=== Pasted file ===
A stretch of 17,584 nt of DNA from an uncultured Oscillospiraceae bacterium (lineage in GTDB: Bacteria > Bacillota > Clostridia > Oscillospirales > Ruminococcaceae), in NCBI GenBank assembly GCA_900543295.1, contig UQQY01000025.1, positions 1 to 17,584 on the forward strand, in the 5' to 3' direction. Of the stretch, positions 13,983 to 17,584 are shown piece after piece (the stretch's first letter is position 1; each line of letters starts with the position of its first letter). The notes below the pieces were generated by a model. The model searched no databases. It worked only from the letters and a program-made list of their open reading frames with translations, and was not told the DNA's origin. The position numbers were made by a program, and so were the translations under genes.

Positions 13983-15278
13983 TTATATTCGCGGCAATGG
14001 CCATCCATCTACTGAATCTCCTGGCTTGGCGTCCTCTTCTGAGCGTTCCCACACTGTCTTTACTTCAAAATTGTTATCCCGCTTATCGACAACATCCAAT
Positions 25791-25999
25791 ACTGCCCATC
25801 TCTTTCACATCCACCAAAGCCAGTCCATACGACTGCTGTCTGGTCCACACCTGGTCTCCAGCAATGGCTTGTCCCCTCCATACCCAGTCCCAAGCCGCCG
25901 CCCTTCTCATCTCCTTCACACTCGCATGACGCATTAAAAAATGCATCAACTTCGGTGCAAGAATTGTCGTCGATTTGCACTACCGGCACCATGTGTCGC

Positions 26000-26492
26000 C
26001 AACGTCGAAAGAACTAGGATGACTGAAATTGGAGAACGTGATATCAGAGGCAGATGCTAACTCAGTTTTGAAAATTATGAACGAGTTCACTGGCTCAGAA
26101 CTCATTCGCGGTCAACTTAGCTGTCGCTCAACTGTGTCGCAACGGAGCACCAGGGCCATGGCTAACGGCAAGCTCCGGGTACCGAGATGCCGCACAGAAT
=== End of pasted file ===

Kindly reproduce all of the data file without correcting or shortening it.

A stretch of 17,584 nt of DNA from an uncultured Oscillospiraceae bacterium (lineage in GTDB: Bacteria > Bacillota > Clostridia > Oscillospirales > Ruminococcaceae), in NCBI GenBank assembly GCA_900543295.1, contig UQQY01000025.1, positions 1 to 17,584 on the forward strand, in the 5' to 3' direction. Of the stretch, positions 13,983 to 17,584 are shown piece after piece (the stretch's first letter is position 1; each line of letters starts with the position of its first letter). The notes below the pieces were generated by a model. The model searched no databases. It worked only from the letters and a program-made list of their open reading frames with translations, and was not told the DNA's origin. The position numbers were made by a program, and so were the translations under genes.

Positions 13983-15278
13983 TTATATTCGCGGCAATGG
14001 CCATCCATCTACTGAATCTCCTGGCTTGGCGTCCTCTTCTGAGCGTTCCCACACTGTCTTTACTTCAAAATTGTTATCCCGCTTATCGACAACATCCAAT
Positions 25791-25999
25791 ACTGCCCATC
25801 TCTTTCACATCCACCAAAGCCAGTCCATACGACTGCTGTCTGGTCCACACCTGGTCTCCAGCAATGGCTTGTCCCCTCCATACCCAGTCCCAAGCCGCCG
25901 CCCTTCTCATCTCCTTCACACTCGCATGACGCATTAAAAAATGCATCAACTTCGGTGCAAGAATTGTCGTCGATTTGCACTACCGGCACCATGTGTCGC

Positions 26000-26492
26000 C
26001 AACGTCGAAAGAACTAGGATGACTGAAATTGGAGAACGTGATATCAGAGGCAGATGCTAACTCAGTTTTGAAAATTATGAACGAGTTCACTGGCTCAGAA
26101 CTCATTCGCGGTCAACTTAGCTGTCGCTCAACTGTGTCGCAACGGAGCACCAGGGCCATGGCTAACGGCAAGCTCCGGGTACCGAGATGCCGCACAGAAT